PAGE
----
Onward we go to Tombstone. Yes, that Tombstone- "the town too stubborn to die". I expected some tourist kitche and that's what we got. Gina could walk around with me so that was pleasant. She was wearing her bandana so fit the part. We got an old timey picture taken which was fun and started to watch a gunfight drama unfold, complete with a Marty Robbins song of Old El Paso. Gina really hated the crowds interactions and  gun noise and was shaking so we left. It was a hokey show but we got enough of it. I had hoped to stay in Bisbee, a little artsy town nearby but it was chock a block full (3 day weekend) so we did more driving than I intended. Found the Dos Adobes trailer park which was pretty far from towns and heard a lot of coyotes on our night walk. It was cold though! The water froze in my hose hook up. No damage but a nuisance. I must say I am getting a little tired of the cold!

The next days drive brought us through Deming, a Mimbres Pottery capital, I love their designs. We also drove through Hatch, Arizona which I found later was the chile capital of the world. Opportunity missed! But now I know where you are Chile Capital!! 

The border/immigration situation is palpable here. We don't get much in Maine because immigrants don't want to come that far. I wish they would. It is sort of creepy though to see helicopters scouting the skies for immigrants and there are occasionally patrol stations with dogs that you have to go through and claim you're an American citizen. I guess I looked white enough....

A crummy Sleep 8 motel for the evening as I wanted a shower. It served it's purpose.

So Cal and beyond

 So far behind!
I headed from the central coast back down to the LA area to bid adieu to family.
My sister’s citrus and avocado farm/ranch is a welcoming spot. Gina enjoyed being off leash as the whole acreage is fenced in. She enjoys the dogs although is more interested in rabbits!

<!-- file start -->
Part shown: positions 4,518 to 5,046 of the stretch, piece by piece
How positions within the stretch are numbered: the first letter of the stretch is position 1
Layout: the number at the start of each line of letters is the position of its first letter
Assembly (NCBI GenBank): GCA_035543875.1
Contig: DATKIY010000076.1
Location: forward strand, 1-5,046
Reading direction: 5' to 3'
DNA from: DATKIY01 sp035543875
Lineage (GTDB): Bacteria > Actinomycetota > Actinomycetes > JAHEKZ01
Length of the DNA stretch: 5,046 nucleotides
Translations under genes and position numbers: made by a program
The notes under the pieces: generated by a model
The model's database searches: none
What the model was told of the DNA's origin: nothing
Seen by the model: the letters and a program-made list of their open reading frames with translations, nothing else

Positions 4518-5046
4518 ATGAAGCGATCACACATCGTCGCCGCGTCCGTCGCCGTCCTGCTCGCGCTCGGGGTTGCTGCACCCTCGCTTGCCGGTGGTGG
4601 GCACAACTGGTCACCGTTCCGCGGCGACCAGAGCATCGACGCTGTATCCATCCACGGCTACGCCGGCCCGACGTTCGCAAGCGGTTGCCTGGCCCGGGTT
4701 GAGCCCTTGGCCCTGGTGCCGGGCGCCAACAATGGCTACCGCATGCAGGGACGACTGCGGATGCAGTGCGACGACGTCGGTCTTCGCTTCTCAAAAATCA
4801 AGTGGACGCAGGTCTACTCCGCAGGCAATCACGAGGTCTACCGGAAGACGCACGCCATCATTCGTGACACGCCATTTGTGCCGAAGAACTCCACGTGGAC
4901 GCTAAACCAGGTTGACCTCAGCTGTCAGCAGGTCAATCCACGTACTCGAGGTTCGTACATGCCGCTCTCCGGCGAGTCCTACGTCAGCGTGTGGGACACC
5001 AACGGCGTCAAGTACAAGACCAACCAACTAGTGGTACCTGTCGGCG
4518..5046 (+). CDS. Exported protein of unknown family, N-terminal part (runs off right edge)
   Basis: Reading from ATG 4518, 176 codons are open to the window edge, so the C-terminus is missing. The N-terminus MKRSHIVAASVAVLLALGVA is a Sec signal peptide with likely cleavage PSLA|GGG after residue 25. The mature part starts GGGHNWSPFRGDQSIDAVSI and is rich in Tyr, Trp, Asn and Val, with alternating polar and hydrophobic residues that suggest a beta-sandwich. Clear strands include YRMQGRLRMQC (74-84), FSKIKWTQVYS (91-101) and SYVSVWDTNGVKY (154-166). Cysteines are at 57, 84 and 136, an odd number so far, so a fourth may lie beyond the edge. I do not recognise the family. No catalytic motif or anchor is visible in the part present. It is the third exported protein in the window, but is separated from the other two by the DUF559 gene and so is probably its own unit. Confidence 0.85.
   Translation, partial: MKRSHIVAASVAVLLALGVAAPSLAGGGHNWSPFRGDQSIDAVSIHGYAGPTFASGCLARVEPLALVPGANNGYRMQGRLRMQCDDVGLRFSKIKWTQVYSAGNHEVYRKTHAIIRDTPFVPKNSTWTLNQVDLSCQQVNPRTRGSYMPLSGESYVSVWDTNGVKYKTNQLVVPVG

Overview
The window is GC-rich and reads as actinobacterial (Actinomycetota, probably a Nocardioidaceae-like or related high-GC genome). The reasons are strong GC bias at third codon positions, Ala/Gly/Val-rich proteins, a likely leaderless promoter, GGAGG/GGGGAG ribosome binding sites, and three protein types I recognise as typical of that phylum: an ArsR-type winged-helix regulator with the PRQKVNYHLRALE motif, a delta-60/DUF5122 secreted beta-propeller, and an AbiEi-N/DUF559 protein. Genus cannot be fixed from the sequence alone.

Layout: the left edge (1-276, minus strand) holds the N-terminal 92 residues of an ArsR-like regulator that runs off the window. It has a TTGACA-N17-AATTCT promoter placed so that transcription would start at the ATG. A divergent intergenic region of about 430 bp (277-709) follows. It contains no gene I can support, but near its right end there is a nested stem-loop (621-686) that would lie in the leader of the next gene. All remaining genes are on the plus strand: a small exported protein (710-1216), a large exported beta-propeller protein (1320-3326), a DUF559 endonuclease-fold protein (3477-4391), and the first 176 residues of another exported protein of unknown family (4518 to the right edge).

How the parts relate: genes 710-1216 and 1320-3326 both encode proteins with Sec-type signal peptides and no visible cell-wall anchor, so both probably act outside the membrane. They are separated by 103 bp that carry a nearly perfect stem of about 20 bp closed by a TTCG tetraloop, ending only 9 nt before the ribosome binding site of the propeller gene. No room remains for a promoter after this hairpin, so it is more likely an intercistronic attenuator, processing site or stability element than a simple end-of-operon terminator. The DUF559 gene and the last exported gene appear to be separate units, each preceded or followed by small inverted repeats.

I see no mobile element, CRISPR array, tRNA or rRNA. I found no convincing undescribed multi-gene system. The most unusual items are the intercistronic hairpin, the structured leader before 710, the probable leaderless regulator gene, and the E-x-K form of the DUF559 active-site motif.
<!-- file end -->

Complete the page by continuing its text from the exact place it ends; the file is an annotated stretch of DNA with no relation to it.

Walking around the house it is a treat to see brother in law, Danny’s bronze sculptures in amusing places. I had a pleasant visit with nephew Henry and his family- wife and toddler. They live in Malibu.
The area is rich with agriculture, Raspberry farms, cauliflower, lots of oranges and such. Yet it is not far from LA. We even sneaked in a lunch in Ventura so it was a busy yet relaxing time.
I stopped in again in Burbank to visit with my daughter over the weekend. I had the good luck to book a room in an apartment near her through Airbnb. It turned out that the woman who I was staying with is a veterinary nurse and she came to my rescue with Gina. Gina had a hotspot on her neck that she had been itching. I did not know it was there, her hair is so thick but Sarah shaved the spot, applied and then gave me medicine to help her and also gave her some meds to help her limping. What a difference it made! Sarah also has a nonprofit business called Go Pawsome. (https://www.gopawesome.com/usa/) she travels the world with pet volunteers to spay neuter and give medical attention to animals in underserved communities. It is a terrific program to support as you can see from their website. If you would like to donate (I did) please contact them, every bit helps. Or pass this information on to a vet in your community.
Gina was glad to get back to squirrel chasing and walking in a residential area she knew. We stayed the weekend, ate some fine food with my daughter and her husband and headed East.

Our first stop outside of LA was the Salton Sea. I had heard about it but didn’t really know anything about it other than it was a watering hole for birds. Say no more. I went there. There were birds. There was also a strange history of how it was formed (by a human error- surprised?) But now the sea is drying up. There is no water feeding it. The birds were interesting- teals, herons, ducks of many flavors, hawks, and others. It lies in a fairly desolate area which, as I left was arresting in it’s wild barren beauty.
From the Sea to the desert and Yuma found us at an RV campground as it was cold in the nights. I wanted to hook up a heater so I have been doing that off and on for the week. It has been an eye opener to travel the southwest in the winter.

Much colder everywhere than anticipated. In Yuma the campground, Hidden Cove, was right by the Colorado River which is more like a creek after we have taken so much water from it.
In Yuma there is not much to see although they had a good dog park with well behaved dogs.